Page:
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By Staff | Mar 31, 2017

A Bloomberg story on JBS said that since 2005 the Brazilian meatpacking company “bought more than a dozen companies for $14 billion in cash, stock, and debt to become the biggest meat company in the world.”

Long time subscribers know that I have never been a fan of JBS U.S. acquisitions because the Brazilian government was too imbedded in the company’s finances. U.S. commercial meat companies were essentially competing against the Brazilian Treasury.

JBS was the beneficiary of large sums of development cash from the Brazilian government who maintained an equity state in the company.

Bloomberg noted the Brazilian national development bank, BNDES, is the second largest shareholder in the company. JBS bought Swift and Co. in 2007 for $1.5 billion and Pilgrim’s Pride in 2009 for $2.8 billion. BNDES invested $4 billion in the company for a 30.4 percent stake in JBS calling the company a “national champion.”

We have had some business experience in Brazil and the recent revelations of scandal and corruption exposing massive maleficence in Brazil between government and the private sector came as no surprise to us. They called the Petrobras scandal where billions of dollars were shared for political favor and government favoritism the “Car Wash.”

For years, the corruption was like the black elephant in the room in Brazil that was so large everyone knew it existed, but no one did anything about … until the elephant grew so obscene it burst the seams of the country.

The corruption was systemic and endemic between the bureaucracy and business sector. The assumption could be made that any Brazilian company that was doing exceptionally well could have some of that success attributed to favoritism from the government bureaucracy that was reimbursed in some manner or form of kickback.

Political elections in Brazil decide who controls the bureaucracy and therefore the flow of cash. It was never about ending the corruption until recently.

The Judicial institution at the top in Brazil was honest and ethical … an island in a sea of culturally imbedded corruption.

The corruption permeated the entire system from the top of the government as to who got BNDES development money … to the bottom of the system to which customs official got their “car washed” to approve the export papers on tainted meat.

My perception was always that if BNDES was investing $billions in JBS, which heretofore had been just another company in Brazil, the rush of events that swept JBS to become the world’s largest meatpacker was propelled by who they knew and deals that were made. The odds that JBS was not somehow part of the “system” were the same as picking the perfect NCAA bracket.

It is my opinion from an observation of JBS ascendancy and understanding of how things work in Brazil that you don’t get $billions from the Brazilian government investment bank there unless a lot of cars are being washed.

They are selective. So I could never accept JBS because I believed that they were essentially a front for Brazilian government state intervention into our private sector forcing U.S. meatpackers to compete against a state enterprise, and they were therefore part of a culture of corruption that permeates their system.

Nothing that has happened since 2007 has occurred to alter my perception as events have only served to reinforce it. JBS, founders and officials, have been sparring with the Brazilian Judicial branch over a number of issues as the company appeared to attempt to move its headquarters and concentrate its assets out of Brazil to escape the liabilities of all types that may exist there.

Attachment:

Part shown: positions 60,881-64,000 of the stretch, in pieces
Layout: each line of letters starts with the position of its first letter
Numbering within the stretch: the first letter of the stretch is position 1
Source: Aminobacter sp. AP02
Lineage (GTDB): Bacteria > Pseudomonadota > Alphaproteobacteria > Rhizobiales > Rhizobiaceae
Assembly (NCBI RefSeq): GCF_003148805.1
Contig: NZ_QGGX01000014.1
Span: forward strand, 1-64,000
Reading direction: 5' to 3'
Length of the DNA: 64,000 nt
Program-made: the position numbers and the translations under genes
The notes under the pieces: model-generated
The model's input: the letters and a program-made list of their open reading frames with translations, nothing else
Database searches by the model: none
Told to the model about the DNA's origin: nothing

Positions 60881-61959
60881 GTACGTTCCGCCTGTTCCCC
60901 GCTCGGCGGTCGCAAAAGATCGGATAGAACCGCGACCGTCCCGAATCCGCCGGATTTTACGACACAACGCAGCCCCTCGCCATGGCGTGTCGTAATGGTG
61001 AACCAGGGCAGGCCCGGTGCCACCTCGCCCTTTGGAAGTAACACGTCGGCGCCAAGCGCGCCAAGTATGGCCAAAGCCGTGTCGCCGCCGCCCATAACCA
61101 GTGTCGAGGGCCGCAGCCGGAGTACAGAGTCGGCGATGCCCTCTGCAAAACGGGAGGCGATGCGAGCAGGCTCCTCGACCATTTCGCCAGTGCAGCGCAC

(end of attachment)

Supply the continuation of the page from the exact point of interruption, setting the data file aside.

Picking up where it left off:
The latest liability uncovered in Brazil prompted Brazil’s new president, Michel Temer, to meet with a number of foreign ambassadors to attempt to explain an on-going investigation that Brazilian meat processors were selling tainted meat that they called “Operation Weak Flesh.”

They have so many corruption scandals that they have to name them to keep them straight. The irony here is that Temer is president as the result of scandals that removed the previous elected president, Dilma Rousseff. Dozens of firms were involved in the latest investigations and not just JBS which was included.

In a March 18 report by Dow Jones Institutional News: “[The firms under investigation] ‘didn’t care about the quality of the meat or food’ they sold, said a Federal Police official, Mauricio Moscardi Grillo. ‘They didn’t care at all about what they were selling to consumers.'”

The tainted meat was allegedly sold both domestically and for export. Brazil exports 30 percent of its chicken production and 20 percent of its beef production.

South Korea was partially banning chicken from Brazil on a selective case basis. China and the EU suspended beef imports from Brazil.

The global nature of JBS gives it the flexibility to deliver on contracts sourcing product from wherever they can access it. The length of the ban by China may depend on how much, if any, of the beef from the plants being investigated and charged reached China.

I don’t see this benefiting the U.S. industry. Brazil exports low-quality beef and the U.S. imports that kind of beef. President Temer said this was an economic embarrassment.

Importing countries are handling it differently from temporary bans to just increasing their own inspection upon arrival. South Korea is short of chicken so lifted its ban on Brazilian chicken.

Australia will likely benefit most from any backfill demand from Brazilian beef business lost. China doesn’t buy U.S. beef which is something that Ambassador Branstad is supposed to fix.

David Kruse is president of CommStock Investments Inc., author and producer of The CommStock Report, an ag commentary and market analysis available daily by radio and by subscription on DTN/FarmDayta and the Internet.

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